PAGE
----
Introduction / History Suryoyo people take pride in their long Christian history. Their Bible, the Peshitta, dates back thousands of years. And although they revere God's Word, the Peshitta is not understood because in that length of time the language has changed greatly. The Old Testament was translated from Hebrew in the second century and the New Testament from the Greek in the fifth. Christians appreciate what Scripture is, but they have minimal knowledge of what it says for their daily lives. Many have seen the "JESUS" film, also recently produced. Now, at least 13 local churches and many people abroad eagerly anticipate this project's completion.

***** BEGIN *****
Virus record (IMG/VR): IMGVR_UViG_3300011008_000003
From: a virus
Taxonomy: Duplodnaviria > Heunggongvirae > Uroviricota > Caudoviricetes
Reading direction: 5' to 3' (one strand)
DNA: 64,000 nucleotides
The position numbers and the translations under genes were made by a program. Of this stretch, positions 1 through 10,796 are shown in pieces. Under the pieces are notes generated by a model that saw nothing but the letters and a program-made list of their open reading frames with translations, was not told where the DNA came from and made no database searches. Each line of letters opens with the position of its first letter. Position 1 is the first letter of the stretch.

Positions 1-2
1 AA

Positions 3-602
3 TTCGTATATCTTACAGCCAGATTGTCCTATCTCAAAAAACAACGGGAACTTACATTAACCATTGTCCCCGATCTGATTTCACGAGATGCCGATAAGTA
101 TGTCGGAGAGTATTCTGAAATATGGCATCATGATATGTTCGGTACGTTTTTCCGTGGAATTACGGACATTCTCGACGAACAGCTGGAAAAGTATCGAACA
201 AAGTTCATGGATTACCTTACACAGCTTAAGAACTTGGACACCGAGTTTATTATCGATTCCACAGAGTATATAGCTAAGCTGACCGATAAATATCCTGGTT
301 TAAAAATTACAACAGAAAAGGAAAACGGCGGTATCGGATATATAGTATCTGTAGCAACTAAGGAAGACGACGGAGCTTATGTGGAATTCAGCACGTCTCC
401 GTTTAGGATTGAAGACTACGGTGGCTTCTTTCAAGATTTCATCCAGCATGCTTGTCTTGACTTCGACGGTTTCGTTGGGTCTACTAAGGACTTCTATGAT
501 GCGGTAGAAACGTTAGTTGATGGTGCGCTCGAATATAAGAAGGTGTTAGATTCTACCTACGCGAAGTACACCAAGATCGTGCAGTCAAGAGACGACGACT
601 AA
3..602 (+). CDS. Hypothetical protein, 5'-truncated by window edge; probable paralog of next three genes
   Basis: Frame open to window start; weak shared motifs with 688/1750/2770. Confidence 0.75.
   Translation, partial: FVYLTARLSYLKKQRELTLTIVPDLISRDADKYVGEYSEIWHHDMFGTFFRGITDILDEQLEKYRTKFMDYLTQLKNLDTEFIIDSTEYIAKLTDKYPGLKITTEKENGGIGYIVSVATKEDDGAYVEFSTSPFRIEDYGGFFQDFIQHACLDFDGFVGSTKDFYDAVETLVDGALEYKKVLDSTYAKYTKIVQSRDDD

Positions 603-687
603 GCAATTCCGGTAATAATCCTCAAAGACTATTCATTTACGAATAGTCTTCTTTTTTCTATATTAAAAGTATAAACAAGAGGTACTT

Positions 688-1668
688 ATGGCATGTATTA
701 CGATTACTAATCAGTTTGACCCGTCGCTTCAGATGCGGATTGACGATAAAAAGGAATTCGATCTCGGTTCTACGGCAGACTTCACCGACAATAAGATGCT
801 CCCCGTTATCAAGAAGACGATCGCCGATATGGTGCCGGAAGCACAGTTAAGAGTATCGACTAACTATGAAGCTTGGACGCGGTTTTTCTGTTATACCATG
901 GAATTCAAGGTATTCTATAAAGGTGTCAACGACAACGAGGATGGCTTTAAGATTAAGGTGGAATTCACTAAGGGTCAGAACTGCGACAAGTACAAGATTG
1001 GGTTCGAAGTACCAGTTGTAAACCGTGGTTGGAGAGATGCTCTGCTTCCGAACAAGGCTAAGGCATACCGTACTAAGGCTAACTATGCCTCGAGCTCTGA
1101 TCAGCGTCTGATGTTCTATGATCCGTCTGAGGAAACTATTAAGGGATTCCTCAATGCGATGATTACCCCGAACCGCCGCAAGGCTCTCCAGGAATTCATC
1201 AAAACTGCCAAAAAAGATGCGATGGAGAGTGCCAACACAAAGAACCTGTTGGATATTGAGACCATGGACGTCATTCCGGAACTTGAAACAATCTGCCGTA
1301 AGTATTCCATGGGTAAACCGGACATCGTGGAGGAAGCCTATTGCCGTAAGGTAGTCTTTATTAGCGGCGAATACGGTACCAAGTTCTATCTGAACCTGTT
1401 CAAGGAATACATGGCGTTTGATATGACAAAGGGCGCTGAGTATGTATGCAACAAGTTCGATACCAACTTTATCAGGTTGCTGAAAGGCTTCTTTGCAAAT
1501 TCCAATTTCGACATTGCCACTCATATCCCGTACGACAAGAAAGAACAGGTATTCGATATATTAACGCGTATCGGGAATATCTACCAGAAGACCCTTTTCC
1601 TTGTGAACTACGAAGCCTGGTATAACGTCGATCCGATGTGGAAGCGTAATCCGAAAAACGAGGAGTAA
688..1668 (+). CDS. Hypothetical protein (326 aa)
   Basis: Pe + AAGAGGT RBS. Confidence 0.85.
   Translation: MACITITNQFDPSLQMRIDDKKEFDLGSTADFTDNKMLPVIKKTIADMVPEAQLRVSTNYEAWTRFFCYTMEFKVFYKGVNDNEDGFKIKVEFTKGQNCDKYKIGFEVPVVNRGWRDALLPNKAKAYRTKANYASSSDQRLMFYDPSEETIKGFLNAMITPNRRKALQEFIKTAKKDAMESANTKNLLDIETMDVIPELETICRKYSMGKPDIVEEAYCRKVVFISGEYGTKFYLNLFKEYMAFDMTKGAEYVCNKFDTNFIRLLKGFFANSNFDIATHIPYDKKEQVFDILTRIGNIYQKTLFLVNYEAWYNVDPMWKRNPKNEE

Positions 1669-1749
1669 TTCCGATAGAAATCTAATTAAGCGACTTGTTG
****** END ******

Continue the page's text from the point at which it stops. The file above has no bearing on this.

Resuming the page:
Clergy members are eager for their mother-tongue Old Testament. They already welcomed and began to implement the recently completed New Testament into their religious life. Christians now want their culture reclaimed for Christ.
Christians here suffer persecution. It comes from governments in this area and from individuals who are hostile to their faith. Unfortunately, fewer than five percent of Suryoyo Christians are literate. So to meet their need for God's Word, an audio translation is being prepared as well as printed text. Outside Tur 'Abdin, the language's original location, Suryoyo is mixed with other languages often. It is used increasingly, mainly by youth, throughout the Jacobite diaspora. Suryoyo are found in many of the world's countries. All also use their national languages or local lingua francas, and some are multilingual.